Page 8, “10% of kids died before their first birthday”: Read the CDC’s “Achievements in Public Health, 1900-1999: Healthier Mothers and Babies” (MMWR, Oct 1999). PS. Yes, the wheel does apparently date back to about 5,000 BCE.
Page 8, “wealth of nations”: The full title of Adam Smith’s surprisingly readable Wealth of Nations (1776, full text here) is An Inquiry into the Nature and Causes of the Wealth of Nations.
Page 10, the Great Depression: The term “macroeconomics” apparently did not come into being until 1933, so one could say that macroeconomics literally started during the Great Depression, which started in 1929 and lasted for about ten years.
Page 10, “In the long run we are all dead”: John Maynard Keynes (1883-1946, last name rhymes with “trains”) was a British economist and is arguably the father of modern macroeconomics. Keynes’s main book, The General Theory of Employment, Interest and Money (1936), came out in the midst of the Great Depression; it is notoriously difficult to understand. The quip in the cartoon book comes from chapter 3 of A Tract on Monetary Reform (1923): “But this long run is a misleading guide to current affairs. In the long run we are all dead. Economists set themselves too easy, too useless a task if in tempestuous seasons they can only tell us that when the storm is long past the ocean is flat again.” (See the stormy seas in the panel at the top of p11.)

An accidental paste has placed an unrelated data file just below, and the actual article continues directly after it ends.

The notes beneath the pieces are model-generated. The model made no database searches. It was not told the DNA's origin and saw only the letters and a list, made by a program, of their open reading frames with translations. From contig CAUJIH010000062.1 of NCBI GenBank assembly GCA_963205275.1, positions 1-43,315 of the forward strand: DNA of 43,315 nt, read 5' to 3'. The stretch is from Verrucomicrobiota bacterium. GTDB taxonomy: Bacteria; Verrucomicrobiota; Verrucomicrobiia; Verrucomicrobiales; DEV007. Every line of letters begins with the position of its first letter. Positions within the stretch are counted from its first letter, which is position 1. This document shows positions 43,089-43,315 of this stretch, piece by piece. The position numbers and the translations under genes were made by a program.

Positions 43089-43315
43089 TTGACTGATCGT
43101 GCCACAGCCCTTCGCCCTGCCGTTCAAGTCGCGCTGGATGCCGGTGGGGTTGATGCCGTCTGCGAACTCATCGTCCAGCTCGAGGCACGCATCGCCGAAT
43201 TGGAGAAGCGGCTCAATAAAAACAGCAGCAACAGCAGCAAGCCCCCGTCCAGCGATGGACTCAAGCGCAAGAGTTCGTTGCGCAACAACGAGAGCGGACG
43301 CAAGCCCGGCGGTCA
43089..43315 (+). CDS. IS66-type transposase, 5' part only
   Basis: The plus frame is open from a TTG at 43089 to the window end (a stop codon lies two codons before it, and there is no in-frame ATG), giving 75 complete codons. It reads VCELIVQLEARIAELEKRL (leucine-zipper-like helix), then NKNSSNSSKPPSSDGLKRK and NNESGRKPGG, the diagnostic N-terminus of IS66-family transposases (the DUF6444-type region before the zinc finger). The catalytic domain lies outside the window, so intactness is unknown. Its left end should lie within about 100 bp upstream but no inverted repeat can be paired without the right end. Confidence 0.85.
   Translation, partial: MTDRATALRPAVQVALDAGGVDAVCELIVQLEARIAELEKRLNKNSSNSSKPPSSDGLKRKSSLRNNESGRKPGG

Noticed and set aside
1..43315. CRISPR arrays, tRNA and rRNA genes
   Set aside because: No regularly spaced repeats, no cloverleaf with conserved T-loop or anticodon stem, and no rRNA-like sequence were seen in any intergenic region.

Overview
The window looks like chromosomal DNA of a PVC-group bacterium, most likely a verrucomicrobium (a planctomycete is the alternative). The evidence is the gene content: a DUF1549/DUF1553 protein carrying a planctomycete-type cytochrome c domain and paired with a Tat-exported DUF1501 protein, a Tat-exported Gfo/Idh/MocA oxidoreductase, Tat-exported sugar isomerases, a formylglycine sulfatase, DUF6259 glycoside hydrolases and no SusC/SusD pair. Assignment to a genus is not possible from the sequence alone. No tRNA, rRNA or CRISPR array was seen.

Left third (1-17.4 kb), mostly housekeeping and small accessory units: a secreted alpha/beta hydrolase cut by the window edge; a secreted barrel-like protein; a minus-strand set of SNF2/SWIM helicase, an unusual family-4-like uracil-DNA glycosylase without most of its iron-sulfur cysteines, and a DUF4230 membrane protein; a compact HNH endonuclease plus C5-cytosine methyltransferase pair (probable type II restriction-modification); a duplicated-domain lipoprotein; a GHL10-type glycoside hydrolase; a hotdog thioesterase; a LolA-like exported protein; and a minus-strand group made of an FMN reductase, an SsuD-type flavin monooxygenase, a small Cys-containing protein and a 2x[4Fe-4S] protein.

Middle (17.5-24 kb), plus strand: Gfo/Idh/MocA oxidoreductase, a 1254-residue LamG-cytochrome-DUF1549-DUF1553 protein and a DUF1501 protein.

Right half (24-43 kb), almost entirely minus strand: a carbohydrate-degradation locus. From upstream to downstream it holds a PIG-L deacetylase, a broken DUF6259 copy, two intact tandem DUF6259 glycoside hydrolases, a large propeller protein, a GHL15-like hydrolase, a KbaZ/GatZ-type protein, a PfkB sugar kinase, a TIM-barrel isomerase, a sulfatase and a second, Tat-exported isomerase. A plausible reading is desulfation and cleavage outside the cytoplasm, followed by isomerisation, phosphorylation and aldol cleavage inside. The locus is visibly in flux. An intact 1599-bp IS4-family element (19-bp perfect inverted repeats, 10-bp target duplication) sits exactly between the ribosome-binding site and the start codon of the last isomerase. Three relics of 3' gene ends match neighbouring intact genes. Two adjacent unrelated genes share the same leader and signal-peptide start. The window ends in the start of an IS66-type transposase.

Page 11, dentists: The dentist quote is a paraphrase of Keynes: “If economists could manage to get themselves thought of as humble, competent people, on a level with dentists, that would be splendid!” I haven’t confirmed this quote directly, but apparently it comes from a fascinating essay called “Economic Possibilities for our Grandchildren” that appears in Essays in Persuasion (1931). The quote appears in many places, including in a thoughtful essay by Greg Mankiw on teaching and practicing macroeconomics: “The macroeconomist as scientist and engineer” (2006).
Page 12, “moving like a tremendous machine”: This line is adapted from the famous quote about Secretariat, who won the Triple Crown in 1973 with a stunning 31-length victory at the Belmont Stakes. (Watch the race here; the call by Chic Anderson includes the line that “Secretariat is moving like a tremendous machine!”)
Page 12, “the best of all possible worlds”: The reference is to Pangloss from Voltaire’s Candide (1759).